How to Boost your Immune System
We suffered not just from sickness and loss; we have been shut in, shut down, and zoom-fatigued. Something that has emerged as almost a national obsession has been the urge for lots of self-care, including care that prevents infection. Such care now includes strategies to boost our immune system. We want not simply to mask up, but to also, well- “immune up!” Shall we?
Basic Lifestyle Strategies for Immune Health
Diet: I advise all patients to eat some form of an anti-inflammatory diet. To keep it super simple-eliminate highly processed foods, watch your sugar and starchy carbs consumption, and be careful with gut-damaging lectins. Foods that are highly processed or high in lectins such as gluten-containing grains, beans, nightshade vegetables, and low-fat dairy products lead to gut lining damage which means “leaky gut.” Eating this way then causes inflammation which is one of the root causes of all diseases. I’ll go into inflammation more in-depth in one of the following sections. See the first page of my website for a free, downloadable diet.
Immune-boosting foods include garlic, horseradish, and wasabi. Garlic is anti-viral, and while used as a supplement, I won’t explicitly cover its use in this article. It’s also essential to eat to support the health of your microbiome. Microbiome health equals far greater immune health; I’ll cover that in a separate section further on in the discussion. Dietary constituents with exceptionally high anti-inflammatory and antioxidant capacity include vitamin C, vitamin E, and phytochemicals such as carotenoids and polyphenols. Let that sentence serve as an introduction to the next topic, oxidative stress, followed by inflammation.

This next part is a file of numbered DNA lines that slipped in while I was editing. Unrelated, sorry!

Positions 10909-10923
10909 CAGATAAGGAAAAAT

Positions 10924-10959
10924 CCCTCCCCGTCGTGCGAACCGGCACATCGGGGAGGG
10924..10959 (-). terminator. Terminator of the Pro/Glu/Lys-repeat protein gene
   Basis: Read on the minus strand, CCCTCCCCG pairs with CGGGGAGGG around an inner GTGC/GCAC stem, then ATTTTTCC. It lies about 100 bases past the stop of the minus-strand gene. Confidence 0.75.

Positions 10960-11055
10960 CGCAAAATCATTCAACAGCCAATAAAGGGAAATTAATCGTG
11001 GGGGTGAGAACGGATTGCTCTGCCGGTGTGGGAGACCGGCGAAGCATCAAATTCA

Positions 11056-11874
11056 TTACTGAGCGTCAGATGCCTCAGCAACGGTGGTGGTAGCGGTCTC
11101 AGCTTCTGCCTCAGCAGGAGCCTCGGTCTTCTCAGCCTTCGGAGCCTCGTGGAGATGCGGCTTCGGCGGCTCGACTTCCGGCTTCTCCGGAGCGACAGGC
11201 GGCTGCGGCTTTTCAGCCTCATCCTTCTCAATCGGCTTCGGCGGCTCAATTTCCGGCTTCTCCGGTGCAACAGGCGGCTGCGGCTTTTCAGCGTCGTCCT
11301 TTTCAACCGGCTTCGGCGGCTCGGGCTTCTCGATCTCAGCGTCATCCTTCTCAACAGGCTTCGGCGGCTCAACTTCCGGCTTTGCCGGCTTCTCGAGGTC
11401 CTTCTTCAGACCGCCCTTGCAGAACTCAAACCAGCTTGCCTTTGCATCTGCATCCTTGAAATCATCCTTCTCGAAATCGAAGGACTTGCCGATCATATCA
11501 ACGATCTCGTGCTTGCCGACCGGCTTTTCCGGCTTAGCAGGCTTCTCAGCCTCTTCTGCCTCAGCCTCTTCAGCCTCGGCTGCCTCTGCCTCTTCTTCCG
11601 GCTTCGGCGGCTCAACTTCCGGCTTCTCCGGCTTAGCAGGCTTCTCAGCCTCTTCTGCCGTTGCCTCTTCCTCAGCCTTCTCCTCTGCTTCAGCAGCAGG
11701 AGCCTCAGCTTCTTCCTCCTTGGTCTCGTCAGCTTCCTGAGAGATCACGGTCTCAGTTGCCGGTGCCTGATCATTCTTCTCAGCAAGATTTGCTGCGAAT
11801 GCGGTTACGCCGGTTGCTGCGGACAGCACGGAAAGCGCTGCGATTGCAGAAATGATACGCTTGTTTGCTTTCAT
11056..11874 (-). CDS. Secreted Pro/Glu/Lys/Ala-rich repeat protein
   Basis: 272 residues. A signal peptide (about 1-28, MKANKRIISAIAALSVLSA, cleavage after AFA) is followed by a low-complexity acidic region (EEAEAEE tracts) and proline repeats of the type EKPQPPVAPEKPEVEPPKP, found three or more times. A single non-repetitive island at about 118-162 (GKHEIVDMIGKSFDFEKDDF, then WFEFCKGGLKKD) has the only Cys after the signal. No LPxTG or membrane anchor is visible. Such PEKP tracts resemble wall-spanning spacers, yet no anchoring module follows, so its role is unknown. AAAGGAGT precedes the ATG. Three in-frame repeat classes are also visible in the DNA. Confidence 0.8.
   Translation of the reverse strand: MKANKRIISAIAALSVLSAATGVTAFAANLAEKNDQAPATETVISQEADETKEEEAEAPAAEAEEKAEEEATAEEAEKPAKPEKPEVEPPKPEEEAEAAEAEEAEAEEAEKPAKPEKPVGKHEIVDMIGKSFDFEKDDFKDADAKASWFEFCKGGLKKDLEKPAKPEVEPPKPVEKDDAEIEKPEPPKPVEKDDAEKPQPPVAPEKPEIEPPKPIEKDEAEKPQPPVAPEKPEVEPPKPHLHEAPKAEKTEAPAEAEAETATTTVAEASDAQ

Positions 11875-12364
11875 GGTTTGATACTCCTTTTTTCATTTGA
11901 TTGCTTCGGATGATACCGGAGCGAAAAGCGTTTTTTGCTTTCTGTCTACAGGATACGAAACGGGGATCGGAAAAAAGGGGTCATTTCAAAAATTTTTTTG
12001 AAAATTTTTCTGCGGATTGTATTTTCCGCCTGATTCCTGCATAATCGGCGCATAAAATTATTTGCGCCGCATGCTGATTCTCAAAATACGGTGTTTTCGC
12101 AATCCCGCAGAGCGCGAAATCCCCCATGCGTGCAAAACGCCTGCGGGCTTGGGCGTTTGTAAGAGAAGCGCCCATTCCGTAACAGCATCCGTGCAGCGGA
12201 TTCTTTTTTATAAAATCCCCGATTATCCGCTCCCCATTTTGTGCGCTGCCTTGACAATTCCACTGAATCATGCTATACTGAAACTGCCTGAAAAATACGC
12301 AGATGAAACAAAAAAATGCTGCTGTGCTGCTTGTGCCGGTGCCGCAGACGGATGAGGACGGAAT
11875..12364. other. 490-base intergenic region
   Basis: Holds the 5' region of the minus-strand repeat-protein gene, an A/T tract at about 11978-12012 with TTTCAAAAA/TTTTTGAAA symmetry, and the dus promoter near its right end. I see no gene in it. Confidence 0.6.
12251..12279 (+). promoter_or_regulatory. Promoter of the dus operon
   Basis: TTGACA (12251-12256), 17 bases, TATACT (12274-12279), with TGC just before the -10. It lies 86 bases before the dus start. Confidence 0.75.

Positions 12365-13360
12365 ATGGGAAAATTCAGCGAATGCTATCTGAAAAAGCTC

What is it? Oxidative stress is an imbalance between the production of free radicals (will explain) and the ability of your body to counteract or detoxify their harmful effects via neutralization by antioxidants. Oxidative stress is the condition in your body when it does not have enough antioxidants to neutralize free radicals. Just as an apple not coated with lemon (an antioxidant) turns brown when exposed to air, our cells can “rust” when we have oxidative stress- caused by unopposed free radicals.
Free radicals are unstable molecules that react with certain substances in your body to damage cells or create abnormal ones. Free radicals chemically react with cell components such as DNA, proteins, or lipids and steal their electrons to become stabilized. This process destabilizes the cell component molecules, seeking out and stealing an electron from yet another molecule, triggering a large chain of free radical reactions.
A proper diet can reverse this unhealthy but common condition. Eat five to twelve servings of organic fruits and vegetables daily or supplementing with a high-antioxidant multi-vitamin. I always measure patient’s levels of oxidative stress with a Raman spectroscopy unit. Other Functional doctors may use blood or urine testing. The bottom line: if you’re aware of this phenomenon, you can prevent it! Here’s what to watch out for and adjust your intake of antioxidants accordingly.
What Causes Free Radicals? Free radicals are simply a byproduct of energy consumption in our mitochondria, the factories that produce energy in each of our cells. When we exercise, we increase our respiratory and heart rate, creating more free radicals that need to be quenched by good levels of antioxidants. However, the free radicals that deplete our antioxidant supply are environmental and result from our lifestyles. Here are the big offenders.
Exposure to tobacco smoke: Imagine this-tobacco smoke contains more than 4,000 toxic chemicals that all can cause oxidative stress. One cigarette produces millions and millions of free radicals. How’s that for incentive to stop? We who use Raman Spec scanners have discussed the data, which shows that smokers score in the lowest range, equivalent to those with active cancer cases!